Unquestionably one of the largest rivers in the world is the Amazon. It is the world’s largest river in terms of volume, and the Amazon Rainforest, the richest and most diverse biological reservoir, is found within its basin. Depending on who you ask, the Amazon may also be the longest river in the world. The Nile, often believed to be the longest river in the world at around 4,132 miles (6,650 km), is nevertheless shorter than the South American river, which most scientists estimate to be at least 4,000 miles (6,400 km) long. Let’s explore the wonder How Long Is the Amazon River.
Some claim that the Amazon is actually considerably longer, though. Modern technology would seem to make it simple to get a precise measurement; after all, if its namesake online retailer can use a drone to transport cans of unicorn flesh, measuring the Amazon’s length shouldn’t be too difficult. It has, however, turned out to be exceedingly challenging.
How Long Is the Amazon River
The start and finish points of the Amazon are the key issue because they are pretty fundamental components when calculating length. The origin of the Amazon has been debated for ages. Even the criteria of what constitutes a source generally accepted by scientists to be the distance at which continuously flowing water can travel to the river’s mouth has been subject to disagreement. Explorers have proposed a number of locations as the source of the Amazon’s intricate river system, with Carhuasanta Creek at Mount Mismi in southern Peru being one of the more well-liked candidates.
The Amazon River has three major exits that flow into the Atlantic Ocean: two on the Brazilian island of Marajó’s north side, and one that meets the Pará River on the island’s south. Since the Pará is an estuary of the Tocantins River, which is technically distinct from the Amazon, scientists have traditionally chosen one of the northern outflows.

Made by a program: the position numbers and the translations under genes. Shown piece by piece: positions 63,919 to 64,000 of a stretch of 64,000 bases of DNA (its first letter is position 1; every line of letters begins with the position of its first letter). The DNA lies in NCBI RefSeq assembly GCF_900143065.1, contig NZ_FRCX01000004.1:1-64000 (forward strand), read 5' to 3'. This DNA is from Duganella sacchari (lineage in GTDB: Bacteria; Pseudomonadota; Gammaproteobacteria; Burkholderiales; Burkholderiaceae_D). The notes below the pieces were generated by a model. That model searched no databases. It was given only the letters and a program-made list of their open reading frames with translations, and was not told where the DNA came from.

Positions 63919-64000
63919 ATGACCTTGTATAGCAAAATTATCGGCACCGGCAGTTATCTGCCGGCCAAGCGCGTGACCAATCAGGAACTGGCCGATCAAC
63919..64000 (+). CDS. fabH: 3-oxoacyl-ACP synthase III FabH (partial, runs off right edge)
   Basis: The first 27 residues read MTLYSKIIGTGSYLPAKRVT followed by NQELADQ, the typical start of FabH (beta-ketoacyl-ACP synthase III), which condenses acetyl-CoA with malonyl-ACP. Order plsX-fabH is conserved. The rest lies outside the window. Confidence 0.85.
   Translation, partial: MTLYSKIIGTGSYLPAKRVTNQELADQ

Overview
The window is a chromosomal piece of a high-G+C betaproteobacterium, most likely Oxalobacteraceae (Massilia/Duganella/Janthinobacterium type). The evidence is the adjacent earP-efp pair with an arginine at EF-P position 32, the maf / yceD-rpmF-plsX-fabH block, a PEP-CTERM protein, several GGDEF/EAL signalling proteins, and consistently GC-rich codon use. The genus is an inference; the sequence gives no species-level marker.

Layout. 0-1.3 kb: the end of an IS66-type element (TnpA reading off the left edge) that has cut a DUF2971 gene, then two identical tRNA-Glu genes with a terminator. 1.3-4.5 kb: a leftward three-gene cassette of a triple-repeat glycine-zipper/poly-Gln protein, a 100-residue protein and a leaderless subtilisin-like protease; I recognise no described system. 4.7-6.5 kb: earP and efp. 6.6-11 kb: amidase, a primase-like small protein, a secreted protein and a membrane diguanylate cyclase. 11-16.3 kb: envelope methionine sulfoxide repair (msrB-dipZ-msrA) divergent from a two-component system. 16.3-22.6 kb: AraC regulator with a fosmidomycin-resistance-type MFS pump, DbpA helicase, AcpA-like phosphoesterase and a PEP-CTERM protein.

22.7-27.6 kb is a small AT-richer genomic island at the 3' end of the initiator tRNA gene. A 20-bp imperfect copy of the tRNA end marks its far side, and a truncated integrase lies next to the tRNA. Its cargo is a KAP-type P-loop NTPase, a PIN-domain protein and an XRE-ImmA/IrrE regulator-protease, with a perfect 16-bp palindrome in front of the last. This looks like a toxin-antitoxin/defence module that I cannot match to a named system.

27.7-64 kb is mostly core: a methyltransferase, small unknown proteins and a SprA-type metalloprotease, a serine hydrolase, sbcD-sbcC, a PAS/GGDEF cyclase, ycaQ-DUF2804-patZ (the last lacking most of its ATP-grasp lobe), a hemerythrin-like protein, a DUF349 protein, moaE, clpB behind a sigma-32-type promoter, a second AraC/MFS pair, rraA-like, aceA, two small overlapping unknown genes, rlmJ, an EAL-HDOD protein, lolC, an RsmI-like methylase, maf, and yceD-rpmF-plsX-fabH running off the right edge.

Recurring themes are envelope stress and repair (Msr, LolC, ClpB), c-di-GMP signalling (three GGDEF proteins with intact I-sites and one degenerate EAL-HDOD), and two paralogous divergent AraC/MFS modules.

History of the Amazon River
The Amazon’s length has been the subject of various investigations since the middle of the 20th century. A group of Brazilian researchers carried out one of the more important recent studies in 2007. They discovered that the source of the Amazon is Apacheta Creek, which is 6 miles (10 km) longer than the adjacent Carhuasanta. The researchers’ disputed choice of the south side of Marajó Island as the river’s mouth added 219 miles (353 km) to the distance. The overall length of the Amazon River was ultimately determined to be 4,345 miles (6,992 km).
The researchers next turned their attention to the Nile, coming to the conclusion that the African river is around 125 miles (200 km) longer than previously believed, at 4,258 miles (6,853 km). However, according to their calculations, the Amazon is still the longest river, being around 90 miles (145 km) longer than the Nile.
Many people were sceptical about this news that made headlines, especially since the Brazilian study was never published, which called into doubt the researchers’ methods. In addition, many origins for the Amazon have since been suggested by additional expeditions. The only thing that appears to be clear is that the Amazon River’s length will remain a mystery.